We had quite the afternoon on Sunday. Skippy was not himself. He could barely stand outside in the morning. He slept and slept.
I woke him to take him out again. He managed both businesses but then his hindquarters plunked down, weakly. He refused water and food. He refused vanilla ice cream. (Vanilla ice cream had inspired him to live on a prior occasion.) He is 16 years and 4 months old. Almost 115 years old if the 7/1 ratio is true.
He seemed to be leaving us. It seemed to be his time.
Slowly, he almost stopped.
He stretched out on our laps, wrapped in a blanket. He was limp, his eyes only flickering open when we moved his head. He breathed in a pattern of deep and rapid then shallow and slow, a Cheyne-stokes rhythm. This was it, I thought. As his immediate family we prepared ourselves. Those who could gather, gathered and said what they needed to say.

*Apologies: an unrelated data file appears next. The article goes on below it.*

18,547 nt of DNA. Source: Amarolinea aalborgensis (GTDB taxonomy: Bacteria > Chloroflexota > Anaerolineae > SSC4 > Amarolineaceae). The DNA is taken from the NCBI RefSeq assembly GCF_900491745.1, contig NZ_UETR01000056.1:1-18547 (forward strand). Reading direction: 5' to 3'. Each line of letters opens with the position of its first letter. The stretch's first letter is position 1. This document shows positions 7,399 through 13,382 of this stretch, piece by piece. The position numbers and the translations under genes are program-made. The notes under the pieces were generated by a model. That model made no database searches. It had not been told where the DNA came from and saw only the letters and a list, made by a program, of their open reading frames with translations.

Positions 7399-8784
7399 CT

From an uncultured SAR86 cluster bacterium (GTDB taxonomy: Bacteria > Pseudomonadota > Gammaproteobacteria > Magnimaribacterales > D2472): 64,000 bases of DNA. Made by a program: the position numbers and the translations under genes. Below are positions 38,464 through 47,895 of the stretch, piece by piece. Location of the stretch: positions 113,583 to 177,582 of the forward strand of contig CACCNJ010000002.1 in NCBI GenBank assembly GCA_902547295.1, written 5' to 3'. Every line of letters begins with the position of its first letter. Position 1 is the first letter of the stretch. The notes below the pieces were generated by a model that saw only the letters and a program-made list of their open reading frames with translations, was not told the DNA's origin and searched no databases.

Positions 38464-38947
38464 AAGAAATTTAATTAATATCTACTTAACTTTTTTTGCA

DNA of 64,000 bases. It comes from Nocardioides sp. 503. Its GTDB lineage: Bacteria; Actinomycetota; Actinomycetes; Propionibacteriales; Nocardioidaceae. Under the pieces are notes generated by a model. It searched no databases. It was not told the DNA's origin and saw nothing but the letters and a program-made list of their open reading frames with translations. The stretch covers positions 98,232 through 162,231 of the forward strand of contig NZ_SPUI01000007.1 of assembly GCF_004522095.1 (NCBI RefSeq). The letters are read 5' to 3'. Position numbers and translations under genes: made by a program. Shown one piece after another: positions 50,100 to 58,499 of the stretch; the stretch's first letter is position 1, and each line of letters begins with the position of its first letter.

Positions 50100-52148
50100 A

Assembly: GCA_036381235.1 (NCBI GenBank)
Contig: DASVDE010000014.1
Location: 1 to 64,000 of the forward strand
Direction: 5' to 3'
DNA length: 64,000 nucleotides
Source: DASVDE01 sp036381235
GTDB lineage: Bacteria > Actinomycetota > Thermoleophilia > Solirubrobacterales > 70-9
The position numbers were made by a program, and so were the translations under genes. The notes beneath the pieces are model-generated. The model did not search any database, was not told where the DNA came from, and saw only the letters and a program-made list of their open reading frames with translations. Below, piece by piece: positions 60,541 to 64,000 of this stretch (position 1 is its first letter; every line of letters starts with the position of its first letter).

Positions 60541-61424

Hours went by. He was cradled in arms throughout.
And then he stirred. He had to go out. He wobbled but managed. Back in, he wiggled to be let down. He wandered, getting his sea legs.
He eagerly ate his favorite, ice cold vanilla flavor. He wanted more. He ate his dog food.
It was like he went to the edge of the rainbow bridge and then came back.
Twenty four hours later he ran past me on the sidewalk. The night was crisp and fall-ish. There were crunchy leaves to run through. He scampered like a puppy, because he could. Back in the house, he pranced past Johnny K to get a treat.
This morning he sleeps in the sun, because it is out, and because it shines in the front door this time of year, and because I moved his bed into the warm spot.
He just wasn't ready to leave these simple things. You know, the simple things we sometimes do not notice.
Arms that hold you when you do not feel right.
Crisp fall air.
Leaves from trees.
A cozy bed.
"I think...." he started to say, and paused.
His head tilted as he thought- transferred this to me, so that it would be emphasized. It is the cutest way dogs have to make you pay attention.
"I think it is good to love these things, even before you might lose them."
I patted his head and, once again, fixed his ear so it hung down properly.
"Well said," I said. "I'll pass that on."